Considering all his talk about work, the value of it as well as its humility, and especially how making movies is work too—good work, by ardent workers–it is hard to believe that Pedro Costa hasn’t made a movie about work until Ne change rien. Où gît votre sourire enfoui?, his documentary on the making of Straub-Huillet's Sicilia!, is about process, romance, and contestation—all elements of work, but this film is quite different. Spawned from short documentaries he made with French actress Jeanne Balibar about her singing career, Ne change rien is a feature length dedication to Balibar’s alternative work (alternative to acting)—training, rehearsing, and performing music. Trading Sympathy for the Devil’s tracking shot studies of musical syncopation on film for Costa’s black and white digital shots of concrete zombie stoicism, Ne change rein sees nothing as straightforward as the glory of work, but instead mines the shadows for the poetry of bodies, voices, and faces trying again and again to produce sound—the right sound, and for it to be something transporting.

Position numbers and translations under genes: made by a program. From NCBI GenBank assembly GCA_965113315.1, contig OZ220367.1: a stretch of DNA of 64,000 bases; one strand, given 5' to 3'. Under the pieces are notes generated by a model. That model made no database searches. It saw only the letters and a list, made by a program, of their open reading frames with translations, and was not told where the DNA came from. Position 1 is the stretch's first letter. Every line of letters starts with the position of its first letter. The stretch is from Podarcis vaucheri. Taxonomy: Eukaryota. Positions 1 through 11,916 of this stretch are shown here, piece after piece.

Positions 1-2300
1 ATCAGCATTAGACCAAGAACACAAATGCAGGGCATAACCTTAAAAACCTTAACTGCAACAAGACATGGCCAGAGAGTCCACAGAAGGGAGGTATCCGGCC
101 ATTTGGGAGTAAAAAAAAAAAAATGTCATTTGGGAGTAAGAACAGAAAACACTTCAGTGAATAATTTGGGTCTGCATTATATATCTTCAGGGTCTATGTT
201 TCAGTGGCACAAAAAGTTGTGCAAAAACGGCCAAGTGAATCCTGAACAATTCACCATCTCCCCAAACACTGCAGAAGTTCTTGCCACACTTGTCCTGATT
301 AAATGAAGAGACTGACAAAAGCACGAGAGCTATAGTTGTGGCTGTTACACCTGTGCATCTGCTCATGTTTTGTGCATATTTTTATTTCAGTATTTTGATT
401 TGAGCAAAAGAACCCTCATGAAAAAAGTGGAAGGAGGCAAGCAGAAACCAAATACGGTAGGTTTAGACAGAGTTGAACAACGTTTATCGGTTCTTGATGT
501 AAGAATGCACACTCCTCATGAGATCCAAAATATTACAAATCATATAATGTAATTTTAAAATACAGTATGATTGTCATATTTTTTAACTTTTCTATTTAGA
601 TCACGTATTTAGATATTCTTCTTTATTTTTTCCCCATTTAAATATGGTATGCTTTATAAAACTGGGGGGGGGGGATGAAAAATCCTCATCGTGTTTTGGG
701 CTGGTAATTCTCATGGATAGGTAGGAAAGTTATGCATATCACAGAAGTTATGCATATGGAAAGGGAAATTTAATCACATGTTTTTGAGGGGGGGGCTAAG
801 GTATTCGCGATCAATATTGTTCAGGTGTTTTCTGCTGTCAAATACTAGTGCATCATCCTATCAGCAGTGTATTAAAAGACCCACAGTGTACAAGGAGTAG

John Alton’s pools of light are in Costa’s claustrophobic film like a dawn Balibar is straining towards, being pulled by her wispy body and drawn face in languorous slow motion out of the dark of the studio, of the concert hall, out of this black chamber film of sound and vision that reverberates in closed spaces and does not escape—they are simply re-worked until perfected (if indeed this music can be perfected). In close-up like Dietrich under Sternberg’s lights, and in long shot like Christine Gordon in Tourneur’s I Walked with a Zombie, Balibar’s efforts as a chanteuse, coaxed as they are by a vocal coach and a fellow musician in the studio, are a fragile thing, as unsure as the shadows and equally in danger of slipping into obscurity.